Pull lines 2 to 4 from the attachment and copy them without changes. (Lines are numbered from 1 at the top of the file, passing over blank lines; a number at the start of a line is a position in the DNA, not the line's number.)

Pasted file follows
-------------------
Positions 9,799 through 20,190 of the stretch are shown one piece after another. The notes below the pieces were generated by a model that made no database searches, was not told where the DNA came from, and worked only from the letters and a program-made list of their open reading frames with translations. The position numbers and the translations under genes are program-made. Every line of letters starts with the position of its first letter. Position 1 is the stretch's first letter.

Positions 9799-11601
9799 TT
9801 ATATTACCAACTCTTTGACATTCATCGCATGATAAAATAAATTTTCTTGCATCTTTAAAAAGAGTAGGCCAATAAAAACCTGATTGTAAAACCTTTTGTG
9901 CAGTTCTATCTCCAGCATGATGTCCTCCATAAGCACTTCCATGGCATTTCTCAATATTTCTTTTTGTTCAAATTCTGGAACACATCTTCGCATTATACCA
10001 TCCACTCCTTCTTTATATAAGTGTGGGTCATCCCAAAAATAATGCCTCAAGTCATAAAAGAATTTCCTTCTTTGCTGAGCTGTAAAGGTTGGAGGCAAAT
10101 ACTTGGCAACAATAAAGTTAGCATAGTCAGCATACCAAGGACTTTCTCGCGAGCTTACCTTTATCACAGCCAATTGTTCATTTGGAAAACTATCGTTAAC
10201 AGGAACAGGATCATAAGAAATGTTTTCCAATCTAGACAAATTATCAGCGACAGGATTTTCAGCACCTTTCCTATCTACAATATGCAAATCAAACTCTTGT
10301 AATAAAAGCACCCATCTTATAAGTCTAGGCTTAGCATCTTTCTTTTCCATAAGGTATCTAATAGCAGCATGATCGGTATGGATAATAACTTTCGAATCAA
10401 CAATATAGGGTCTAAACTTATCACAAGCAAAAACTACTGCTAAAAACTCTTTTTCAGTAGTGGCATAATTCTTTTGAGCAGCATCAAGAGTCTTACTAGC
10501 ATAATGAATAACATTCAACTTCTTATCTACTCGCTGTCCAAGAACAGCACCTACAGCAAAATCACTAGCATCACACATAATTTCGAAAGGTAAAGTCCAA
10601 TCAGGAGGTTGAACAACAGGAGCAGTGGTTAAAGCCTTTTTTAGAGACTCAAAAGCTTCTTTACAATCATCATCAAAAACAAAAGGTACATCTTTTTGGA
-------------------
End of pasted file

Positions 9799-11601
9799 TT
9801 ATATTACCAACTCTTTGACATTCATCGCATGATAAAATAAATTTTCTTGCATCTTTAAAAAGAGTAGGCCAATAAAAACCTGATTGTAAAACCTTTTGTG